ClothWorks is a SketchUp plugin that allows users to apply physics simulations of fabric.
The developer, Anton Synytsia, also developed the physics simulation plugin MSPhysics that was previously introduced in this blog. MSPhysics is great for reproducing mechanical movement, but isn’t as useful for simulating the movements of soft organic objects.
With ClothWorks, users can apply physical behaviour to each of the wireframes that build up a 3D model which enables it to reproduce the soft movement of fabric models.
The above video is an example of simulated flag movement using ClothWorks.
The tutorial video and PDF file are uploaded to the ClothWorks page on the SketchUp information website sketchUcation.
Today, I would like to take a look at the functions in ClothWorks.
Simulation via ClothWorks
The physics for ClothWorks are processed in real time according to the attributes given to the 3D object.
The following three attributes can be given from ClothWorks.
- Cloth → Enable to give Cloth attributes to 3D model. Can be given to a line, plane, or 3D model.
- Collider → Enable to give planes and 3D models collision detection with Cloth attribute models. Collider attribute cannot be changed during simulation.
- Pin → Enable to fix and pin cloth attribute models. The pin can be moved during simulation if the user has purchased the paid version of ClothWorks.
Using the ClothWorks UI, detailed moments can be set to each attribute.
Additionally, it is also possible to roughly create a simulation environment via the ClothWorks UI.
Although the functionality is similar to MSPhysics, ClothWorks UI is very simple and easy to understand.
Click the (i) mark at the end of ClothWorks UI > Simulation text.
Learn more will be displayed and help user with further questions.
Click ClothWorks UI > Object then click Advance Setting > Help Box.
Explanation of each input box will be displayed at the bottom of the UI.
What can be done with ClothWorks:
If you divide a linear 3D model and give it the Cloth attribute, it will simulate movement for a string. Below is a spiral line created manually.
If we take a 3D model and give it the Cloth attribute…
The model will look like tofu.
Using the models that were given the Pin attribute, you can fix the Cloth attribute models in a complex shape.
Below is an example of an umbrella with the Pin attribute applied.
It can be used for various things depending on what you are making.
What can be done with the paid version of ClothWorks:
In the paid version of ClothWorks, you can move the Pin attribute model during simulation and adjust the wireframe after simulation.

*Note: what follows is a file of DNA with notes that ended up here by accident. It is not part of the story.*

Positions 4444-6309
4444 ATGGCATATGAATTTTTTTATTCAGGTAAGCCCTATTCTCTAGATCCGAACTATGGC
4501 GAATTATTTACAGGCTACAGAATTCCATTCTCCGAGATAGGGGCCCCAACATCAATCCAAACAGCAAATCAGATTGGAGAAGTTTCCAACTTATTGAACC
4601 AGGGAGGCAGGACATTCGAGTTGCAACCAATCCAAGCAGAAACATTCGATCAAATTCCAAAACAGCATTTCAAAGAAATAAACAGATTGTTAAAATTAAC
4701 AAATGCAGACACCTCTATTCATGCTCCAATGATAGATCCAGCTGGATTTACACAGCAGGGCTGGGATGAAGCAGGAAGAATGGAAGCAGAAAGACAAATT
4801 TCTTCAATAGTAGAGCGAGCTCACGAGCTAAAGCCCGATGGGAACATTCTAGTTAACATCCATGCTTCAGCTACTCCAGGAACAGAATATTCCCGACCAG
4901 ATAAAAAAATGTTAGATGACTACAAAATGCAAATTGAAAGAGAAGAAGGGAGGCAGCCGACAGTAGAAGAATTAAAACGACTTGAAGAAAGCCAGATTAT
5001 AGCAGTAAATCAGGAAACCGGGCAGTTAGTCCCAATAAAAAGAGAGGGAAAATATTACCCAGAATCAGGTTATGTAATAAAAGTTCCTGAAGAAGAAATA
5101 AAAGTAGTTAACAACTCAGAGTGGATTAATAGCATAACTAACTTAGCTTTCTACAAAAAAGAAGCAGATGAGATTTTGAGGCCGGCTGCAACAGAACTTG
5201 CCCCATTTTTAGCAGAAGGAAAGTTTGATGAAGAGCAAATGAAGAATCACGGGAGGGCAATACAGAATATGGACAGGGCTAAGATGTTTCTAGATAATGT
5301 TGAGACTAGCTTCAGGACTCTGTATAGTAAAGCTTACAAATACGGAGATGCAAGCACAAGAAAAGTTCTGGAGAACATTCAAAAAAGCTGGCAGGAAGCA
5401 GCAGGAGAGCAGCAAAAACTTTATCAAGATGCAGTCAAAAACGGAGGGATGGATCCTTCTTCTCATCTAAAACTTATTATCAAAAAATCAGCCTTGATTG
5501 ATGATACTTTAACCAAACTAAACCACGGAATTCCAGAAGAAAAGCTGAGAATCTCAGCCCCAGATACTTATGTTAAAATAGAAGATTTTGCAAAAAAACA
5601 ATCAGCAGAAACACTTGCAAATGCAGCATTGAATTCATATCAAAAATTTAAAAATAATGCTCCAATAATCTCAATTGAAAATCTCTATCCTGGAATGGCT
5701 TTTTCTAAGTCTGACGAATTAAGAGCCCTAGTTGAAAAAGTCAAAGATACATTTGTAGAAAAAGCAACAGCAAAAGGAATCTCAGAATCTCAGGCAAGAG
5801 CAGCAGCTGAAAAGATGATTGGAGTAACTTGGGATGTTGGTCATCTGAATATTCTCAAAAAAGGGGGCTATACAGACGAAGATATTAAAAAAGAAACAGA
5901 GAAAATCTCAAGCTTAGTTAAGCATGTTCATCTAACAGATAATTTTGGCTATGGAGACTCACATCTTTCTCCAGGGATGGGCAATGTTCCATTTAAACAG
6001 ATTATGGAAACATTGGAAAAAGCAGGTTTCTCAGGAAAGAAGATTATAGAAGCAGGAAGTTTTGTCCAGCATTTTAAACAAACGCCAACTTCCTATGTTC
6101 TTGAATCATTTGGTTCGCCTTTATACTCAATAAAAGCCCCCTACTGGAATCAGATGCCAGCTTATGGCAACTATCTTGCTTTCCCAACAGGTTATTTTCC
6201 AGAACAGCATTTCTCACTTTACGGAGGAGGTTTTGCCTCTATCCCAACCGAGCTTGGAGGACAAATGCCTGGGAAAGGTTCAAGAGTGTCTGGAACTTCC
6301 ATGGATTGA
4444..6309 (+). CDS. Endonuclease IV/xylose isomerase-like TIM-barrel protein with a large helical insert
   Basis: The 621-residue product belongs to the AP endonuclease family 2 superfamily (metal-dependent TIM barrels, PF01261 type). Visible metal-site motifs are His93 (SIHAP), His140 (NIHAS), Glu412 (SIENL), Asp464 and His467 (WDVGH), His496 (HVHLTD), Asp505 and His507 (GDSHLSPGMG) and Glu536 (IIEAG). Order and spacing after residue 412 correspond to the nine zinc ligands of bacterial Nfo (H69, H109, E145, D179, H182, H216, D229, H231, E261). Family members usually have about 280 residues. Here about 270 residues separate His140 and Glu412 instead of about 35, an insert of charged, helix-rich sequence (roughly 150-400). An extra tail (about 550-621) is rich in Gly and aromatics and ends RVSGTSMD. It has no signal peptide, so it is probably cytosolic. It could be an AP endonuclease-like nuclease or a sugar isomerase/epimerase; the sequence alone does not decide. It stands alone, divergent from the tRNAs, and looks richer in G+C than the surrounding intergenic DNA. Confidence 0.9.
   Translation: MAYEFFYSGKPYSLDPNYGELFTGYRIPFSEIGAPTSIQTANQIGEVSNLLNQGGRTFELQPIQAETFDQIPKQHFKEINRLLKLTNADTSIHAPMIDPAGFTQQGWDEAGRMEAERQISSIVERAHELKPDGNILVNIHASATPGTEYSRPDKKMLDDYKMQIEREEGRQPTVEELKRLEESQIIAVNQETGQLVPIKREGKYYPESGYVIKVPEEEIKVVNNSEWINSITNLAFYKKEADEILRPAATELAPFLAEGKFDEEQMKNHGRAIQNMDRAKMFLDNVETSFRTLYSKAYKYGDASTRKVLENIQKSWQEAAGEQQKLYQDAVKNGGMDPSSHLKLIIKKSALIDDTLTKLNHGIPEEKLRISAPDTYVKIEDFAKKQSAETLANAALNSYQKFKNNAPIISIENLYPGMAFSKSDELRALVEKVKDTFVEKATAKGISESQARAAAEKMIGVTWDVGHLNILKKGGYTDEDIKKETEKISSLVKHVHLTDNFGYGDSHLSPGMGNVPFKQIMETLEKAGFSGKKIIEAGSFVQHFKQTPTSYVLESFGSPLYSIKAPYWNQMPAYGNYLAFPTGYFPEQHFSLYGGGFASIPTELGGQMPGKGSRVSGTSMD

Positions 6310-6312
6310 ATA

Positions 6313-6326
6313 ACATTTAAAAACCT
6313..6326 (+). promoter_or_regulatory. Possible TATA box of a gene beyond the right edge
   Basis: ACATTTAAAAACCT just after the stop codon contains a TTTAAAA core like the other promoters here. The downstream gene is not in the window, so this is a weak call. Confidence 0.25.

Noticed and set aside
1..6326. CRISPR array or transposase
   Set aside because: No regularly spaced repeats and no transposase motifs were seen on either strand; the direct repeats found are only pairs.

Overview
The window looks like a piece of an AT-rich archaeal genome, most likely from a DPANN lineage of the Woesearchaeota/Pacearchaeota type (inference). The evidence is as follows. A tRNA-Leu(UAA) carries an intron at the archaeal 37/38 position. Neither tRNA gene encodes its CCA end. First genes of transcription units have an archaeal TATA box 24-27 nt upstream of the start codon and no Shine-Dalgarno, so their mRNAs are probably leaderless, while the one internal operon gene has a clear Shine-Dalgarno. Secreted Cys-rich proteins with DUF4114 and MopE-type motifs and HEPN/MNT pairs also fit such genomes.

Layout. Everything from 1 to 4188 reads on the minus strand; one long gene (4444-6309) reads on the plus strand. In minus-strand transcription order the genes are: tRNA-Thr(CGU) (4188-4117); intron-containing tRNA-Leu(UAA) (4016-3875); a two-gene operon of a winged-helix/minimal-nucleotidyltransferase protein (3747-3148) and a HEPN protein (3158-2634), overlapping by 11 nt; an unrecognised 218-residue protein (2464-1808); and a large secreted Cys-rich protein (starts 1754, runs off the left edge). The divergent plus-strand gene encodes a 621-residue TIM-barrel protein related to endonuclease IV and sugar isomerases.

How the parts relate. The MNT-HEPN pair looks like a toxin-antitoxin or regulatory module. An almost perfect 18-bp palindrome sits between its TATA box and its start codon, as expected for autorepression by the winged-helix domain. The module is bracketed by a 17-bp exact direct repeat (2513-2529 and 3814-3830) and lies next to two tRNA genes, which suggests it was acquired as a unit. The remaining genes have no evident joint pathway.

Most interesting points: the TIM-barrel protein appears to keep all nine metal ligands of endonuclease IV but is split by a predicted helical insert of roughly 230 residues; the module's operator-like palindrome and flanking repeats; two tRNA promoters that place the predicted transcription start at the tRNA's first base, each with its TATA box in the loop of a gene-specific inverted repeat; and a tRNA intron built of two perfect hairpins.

Below is an example of a deflated tire. The tire wheel is given the Pin attribute, and the ground is given the Collider attribute.
Things to keep in mind regarding ClothWorks:
Movement of 3D models with the Cloth attribute applied depends on wireframes. In order to obtain a perfect simulation, users have to be careful with polygons.
Since SketchUp can combine models while ignoring polygons, it might be difficult to add simulations to models downloaded from 3D Warehouse with ClothWorks.
Models with a high polygon count take more time to process. (SketchUp might crash if the model contains too many polygons)
Although the number of polygons does not equate to a beautiful simulation, it might be better to not overuse polygons for the exchange of less problematic simulations.
3D objects with the Pin attribute applied cannot be rotated.
If you apply the Cloth attribute to a solid model, ClothWorks cannot simulate air pressure.
Based on the above notes, we tried to create a carp-shaped streamer, a Japanese seasonal item often seen during the month of May.
Seems like we went back in time!
This carp-shaped streamer has been uploaded to 3D Warehouse. Feel free to download it and have a look!
ClothWorks has the function like a modifier of another software. Since SketchUp models rely on the Sandbox tool, ClothWorks could be very helpful and handy in building organic models! I am definitely looking forward to subsequent ClothWorks releases in the future.
However, there are little issues that I find somewhat inconvenient like with objects with the Pin attribute not being unable to rotate. Hope they might update this function in the future!
Although we didn’t explore much today, using ClothWorks you should be able to create many cloth-related interiors!
Thank you for the wonderful plugin, Anton Syntsia!
I’m providing technical support on SketchUp for DVERSE Inc. and going to update various information such as un-familiar SketchUp usage, event reports on architecture/construction, etc. We hope you’ll be looking forward to it.